In recent months, compensation committees have been re-evaluating their compensation programs from top to bottom; particularly their equity strategies, as they look at the award mix, timing considerations, and dilution concerns. In these trying times, understanding compensation trends and directions is more important than ever as directors try to balance the often divergent interests of management and shareholders while ensuring that their company’s key employees remain properly motivated and incented.

The Fast Break Briefing explored the impact of the current economic downturn on compensation practices and decisions. We will take an in-depth look at current market practices and examine several of the key issues confronting companies as they look to ensure that their compensation programs remain viable and effective.

Topics covered in this session included:

  • Developing, interpreting, and adjusting peer group market data in a volatile environment
  • Incentive compensation in a down market:
    — Selecting performance metrics and target levels in an uncertain environment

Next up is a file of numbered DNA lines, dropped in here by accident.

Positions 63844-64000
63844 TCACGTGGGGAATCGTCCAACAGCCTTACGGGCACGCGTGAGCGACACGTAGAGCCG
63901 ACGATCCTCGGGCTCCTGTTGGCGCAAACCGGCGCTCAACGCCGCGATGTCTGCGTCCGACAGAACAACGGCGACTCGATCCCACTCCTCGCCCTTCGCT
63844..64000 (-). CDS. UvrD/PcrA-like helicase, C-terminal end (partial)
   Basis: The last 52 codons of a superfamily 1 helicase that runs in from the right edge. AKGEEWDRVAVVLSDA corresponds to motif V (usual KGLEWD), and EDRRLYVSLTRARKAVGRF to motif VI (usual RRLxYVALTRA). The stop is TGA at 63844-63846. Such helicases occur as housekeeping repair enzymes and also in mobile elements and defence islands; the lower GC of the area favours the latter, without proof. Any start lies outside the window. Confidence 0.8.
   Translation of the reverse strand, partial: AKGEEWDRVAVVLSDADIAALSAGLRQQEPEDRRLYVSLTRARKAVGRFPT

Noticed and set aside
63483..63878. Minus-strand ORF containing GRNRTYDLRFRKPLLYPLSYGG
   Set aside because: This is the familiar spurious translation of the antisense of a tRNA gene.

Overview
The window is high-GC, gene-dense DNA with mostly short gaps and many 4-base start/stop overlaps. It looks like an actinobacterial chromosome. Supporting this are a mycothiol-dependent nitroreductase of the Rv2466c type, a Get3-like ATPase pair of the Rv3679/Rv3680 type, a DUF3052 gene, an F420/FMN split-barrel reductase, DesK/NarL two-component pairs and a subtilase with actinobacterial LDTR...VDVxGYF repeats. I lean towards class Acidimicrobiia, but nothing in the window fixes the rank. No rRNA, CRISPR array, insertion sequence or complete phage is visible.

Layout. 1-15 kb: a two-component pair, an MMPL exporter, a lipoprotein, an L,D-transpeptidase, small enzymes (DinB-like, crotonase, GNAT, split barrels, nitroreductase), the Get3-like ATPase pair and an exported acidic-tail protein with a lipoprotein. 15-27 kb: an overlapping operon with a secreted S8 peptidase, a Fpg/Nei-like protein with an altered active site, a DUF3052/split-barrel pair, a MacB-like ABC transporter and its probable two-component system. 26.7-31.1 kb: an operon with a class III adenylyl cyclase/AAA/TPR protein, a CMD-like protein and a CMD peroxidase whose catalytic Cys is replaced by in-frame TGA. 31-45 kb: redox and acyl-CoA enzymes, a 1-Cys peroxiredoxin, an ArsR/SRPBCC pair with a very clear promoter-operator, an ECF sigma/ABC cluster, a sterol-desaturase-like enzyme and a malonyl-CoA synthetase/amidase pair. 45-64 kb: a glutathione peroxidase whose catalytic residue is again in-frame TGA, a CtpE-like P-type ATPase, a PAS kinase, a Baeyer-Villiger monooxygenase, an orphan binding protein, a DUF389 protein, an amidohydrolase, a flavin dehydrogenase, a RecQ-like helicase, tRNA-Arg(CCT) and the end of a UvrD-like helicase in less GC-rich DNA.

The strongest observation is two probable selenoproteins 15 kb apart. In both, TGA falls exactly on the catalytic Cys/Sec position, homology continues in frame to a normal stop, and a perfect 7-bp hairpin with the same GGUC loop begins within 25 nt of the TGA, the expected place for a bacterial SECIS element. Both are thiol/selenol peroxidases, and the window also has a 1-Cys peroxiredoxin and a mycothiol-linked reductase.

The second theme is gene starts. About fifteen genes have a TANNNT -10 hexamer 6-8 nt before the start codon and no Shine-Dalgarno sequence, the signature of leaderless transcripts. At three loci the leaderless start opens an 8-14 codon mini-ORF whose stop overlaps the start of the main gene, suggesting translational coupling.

— How to account for performance shortfalls
  • Equity compensation triage in a down market:
    — Balancing target award values with dilution constraints
    — Performance-based equity – is it the best way to ensure pay for performance?
    — The shifting award mix – are stock options the answer?
    — Award timing – accelerating annual grants
    — The case for retention awards
    — Stock option exchanges – are they still viable?
    — “Burn rate” and dilution considerations
  • The questions your compensation committee should be asking
  • The potential impact of regulatory developments – Say on Pay, enhanced disclosure, and governance reform

The session was conducted by a panel of experts